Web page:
One of my first posts on this blog was entitled Books as a Drug, in which I talked about bibliomania and my impulsive purchase of 81 Dragonlance novels. Well, four years later, I’ve doubled (or maybe even tripled) the number of books I own.
For me, buying books is intoxicating, and once they’re on my shelves, I feel great pride staring at their spines. Of course, reading them is the ultimate pleasure, but I enjoy everything about those bound stacks of paper.
I recently reorganized my shelves. I still haven’t gotten around to alphabetizing them—and I doubt I ever will. Instead, I ordered them by genre (mostly) and by what I’ve read and what I haven’t.
I thought I’d give you a little tour of my bookshelves.
From The Aeneid to Zola, some of the greatest classics sit on this shelf. I further organized the middle shelf to hold all my surrealist literature. Some of these books intimidate me (like Proust), but I hope to read them all.
Most subgenres of horror are represented here. You’ll find everything from mainstream big-name novels to smaller indie published books. This part of my library gets the most use, and in the last two years, 90% of what I read came from here.
Science Fiction & Fantasy
I’ve been dipping into my SFF section the last several years, mostly for nostalgia. But as I migrate from horror to weird fiction, I’m hoping to read more. When my teenage years ended, I got rid of my vast fantasy collection—something I’ve always regretted..
This is my shrine to bizarro fiction. Some of my favorite books of all time are on this shelf and a large portion of them are signed. No matter my interest in other genres, I always come back to bizarro.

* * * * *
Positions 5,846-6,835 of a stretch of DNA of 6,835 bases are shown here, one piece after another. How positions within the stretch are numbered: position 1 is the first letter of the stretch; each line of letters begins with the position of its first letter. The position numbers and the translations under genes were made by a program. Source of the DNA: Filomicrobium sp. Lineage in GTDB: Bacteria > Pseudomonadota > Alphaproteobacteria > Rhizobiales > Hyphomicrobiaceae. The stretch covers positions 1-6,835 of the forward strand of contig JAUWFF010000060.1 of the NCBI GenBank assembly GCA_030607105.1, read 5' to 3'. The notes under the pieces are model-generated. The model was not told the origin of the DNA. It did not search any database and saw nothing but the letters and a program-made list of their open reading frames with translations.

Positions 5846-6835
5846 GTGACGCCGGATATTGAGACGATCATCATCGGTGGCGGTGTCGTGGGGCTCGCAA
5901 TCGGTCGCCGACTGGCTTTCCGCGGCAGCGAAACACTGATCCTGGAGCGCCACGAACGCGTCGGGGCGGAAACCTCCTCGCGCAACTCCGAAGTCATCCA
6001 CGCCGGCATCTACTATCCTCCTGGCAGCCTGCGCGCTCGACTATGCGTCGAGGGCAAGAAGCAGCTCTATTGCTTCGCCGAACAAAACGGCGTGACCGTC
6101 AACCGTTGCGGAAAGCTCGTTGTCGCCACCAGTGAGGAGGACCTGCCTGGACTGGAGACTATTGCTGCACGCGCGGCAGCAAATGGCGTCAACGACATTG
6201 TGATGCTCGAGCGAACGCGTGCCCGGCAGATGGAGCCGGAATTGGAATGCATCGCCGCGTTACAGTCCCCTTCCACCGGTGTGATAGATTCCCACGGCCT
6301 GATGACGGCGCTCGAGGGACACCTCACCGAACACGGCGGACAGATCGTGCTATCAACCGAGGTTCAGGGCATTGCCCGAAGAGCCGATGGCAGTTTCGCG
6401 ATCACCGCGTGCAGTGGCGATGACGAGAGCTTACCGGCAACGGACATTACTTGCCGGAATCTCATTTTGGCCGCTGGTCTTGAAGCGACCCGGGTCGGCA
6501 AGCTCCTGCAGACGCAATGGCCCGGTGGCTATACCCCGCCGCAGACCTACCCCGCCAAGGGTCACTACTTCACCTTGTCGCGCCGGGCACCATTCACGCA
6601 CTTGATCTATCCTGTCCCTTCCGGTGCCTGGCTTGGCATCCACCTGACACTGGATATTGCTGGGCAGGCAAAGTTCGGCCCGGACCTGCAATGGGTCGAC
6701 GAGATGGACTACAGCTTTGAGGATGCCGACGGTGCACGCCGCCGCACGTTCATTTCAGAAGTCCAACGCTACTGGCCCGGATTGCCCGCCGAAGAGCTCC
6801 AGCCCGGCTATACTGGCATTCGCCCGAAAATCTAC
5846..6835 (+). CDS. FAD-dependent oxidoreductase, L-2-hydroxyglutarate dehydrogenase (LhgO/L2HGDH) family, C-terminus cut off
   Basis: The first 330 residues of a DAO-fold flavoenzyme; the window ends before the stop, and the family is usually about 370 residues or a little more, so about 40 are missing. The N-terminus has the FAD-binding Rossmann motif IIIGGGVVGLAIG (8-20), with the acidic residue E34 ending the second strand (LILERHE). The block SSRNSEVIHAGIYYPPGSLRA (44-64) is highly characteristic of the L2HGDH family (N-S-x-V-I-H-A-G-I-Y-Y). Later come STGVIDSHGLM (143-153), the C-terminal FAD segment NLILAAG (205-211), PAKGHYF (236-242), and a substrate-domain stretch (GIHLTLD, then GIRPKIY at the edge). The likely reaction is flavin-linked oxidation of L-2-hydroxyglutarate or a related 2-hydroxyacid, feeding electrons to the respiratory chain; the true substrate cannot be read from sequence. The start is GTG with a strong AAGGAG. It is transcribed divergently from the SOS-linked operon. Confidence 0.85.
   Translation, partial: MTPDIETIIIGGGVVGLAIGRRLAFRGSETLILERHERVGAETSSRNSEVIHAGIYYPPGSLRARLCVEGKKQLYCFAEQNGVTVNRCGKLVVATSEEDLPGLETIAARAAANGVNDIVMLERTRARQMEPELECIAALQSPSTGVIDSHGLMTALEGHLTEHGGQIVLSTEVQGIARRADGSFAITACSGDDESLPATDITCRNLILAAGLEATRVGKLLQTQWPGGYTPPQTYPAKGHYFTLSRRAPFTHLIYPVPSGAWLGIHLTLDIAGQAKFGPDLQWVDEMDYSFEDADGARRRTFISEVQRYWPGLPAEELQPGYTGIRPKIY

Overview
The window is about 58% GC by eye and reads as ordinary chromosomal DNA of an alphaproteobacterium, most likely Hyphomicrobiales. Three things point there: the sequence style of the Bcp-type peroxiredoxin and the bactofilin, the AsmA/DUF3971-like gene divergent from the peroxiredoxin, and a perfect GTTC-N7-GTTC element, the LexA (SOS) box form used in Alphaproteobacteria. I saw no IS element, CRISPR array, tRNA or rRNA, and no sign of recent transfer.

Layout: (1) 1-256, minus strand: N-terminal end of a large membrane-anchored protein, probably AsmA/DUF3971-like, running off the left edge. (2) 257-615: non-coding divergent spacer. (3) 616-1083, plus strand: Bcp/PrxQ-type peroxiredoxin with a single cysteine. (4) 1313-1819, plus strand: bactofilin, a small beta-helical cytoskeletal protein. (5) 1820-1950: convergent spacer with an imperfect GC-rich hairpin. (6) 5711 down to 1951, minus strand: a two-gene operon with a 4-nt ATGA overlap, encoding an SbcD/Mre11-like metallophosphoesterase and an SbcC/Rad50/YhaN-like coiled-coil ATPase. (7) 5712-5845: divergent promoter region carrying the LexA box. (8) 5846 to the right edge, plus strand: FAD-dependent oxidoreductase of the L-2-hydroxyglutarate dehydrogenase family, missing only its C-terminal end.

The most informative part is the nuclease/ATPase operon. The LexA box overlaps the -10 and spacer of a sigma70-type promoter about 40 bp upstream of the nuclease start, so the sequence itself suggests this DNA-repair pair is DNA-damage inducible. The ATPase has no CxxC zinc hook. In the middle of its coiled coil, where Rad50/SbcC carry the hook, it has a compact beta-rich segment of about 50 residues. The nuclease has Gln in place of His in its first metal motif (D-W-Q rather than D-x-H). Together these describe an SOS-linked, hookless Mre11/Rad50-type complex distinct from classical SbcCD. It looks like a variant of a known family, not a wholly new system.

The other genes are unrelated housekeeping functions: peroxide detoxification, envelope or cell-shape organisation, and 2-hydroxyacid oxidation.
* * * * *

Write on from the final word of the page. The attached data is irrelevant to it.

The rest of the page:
Tie-Ins & Miscellany
My most recent shelf, this section is devoted to tie-in novels (Star Trek, Forgotten Realms), novels from my youth (Harry Potter, Horatio Hornblower, etc.) and other books that I just didn’t have a place for.
Here is my fabled Dragonlance collection (or at least most of it). As I’ve said before, cohesive spines send a trill of excitement through me. Each time I pass this shelf, I get tingles. I’m slowly making my way through them, having read 16 (out of 81) in the past four years.
This is my non-fiction bookshelf, which I keep in my study. Of all the books in my home, these receive the least attention. Still, there are many great references here, which in the past have helped and inspired me. (The Lucky Cat statues have granted me an inordinate amount of good fortune.)
Finally, here is where I keep my books on writing and my main references. You never know when you’ll need a Dictionary of Etymology. There have been multiple internet outages where I don’t have access to online resources, and this shelf has been invaluable.
There are three more boxes of books under my bed: a mix of gaming books, poetry, and drama, and anything else I don’t use often, as well as my comic book/graphic novel collection.
So how many of these books have I read? I would say two-thirds, but that depends on the shelf. Once I’ve filled these up, I’m pretty much out of room. I have trouble parting with books, but I try to give away one or two a month, deposited in Little Free Libraries.
One of my favorite novels, Too Loud a Solitude by Bohumil Hrabal, is about a wastepaper compactor who rescues the books he finds. Soon, his apartment is filled to the brim, the books threatening to crush him in his sleep. I see this as my future.
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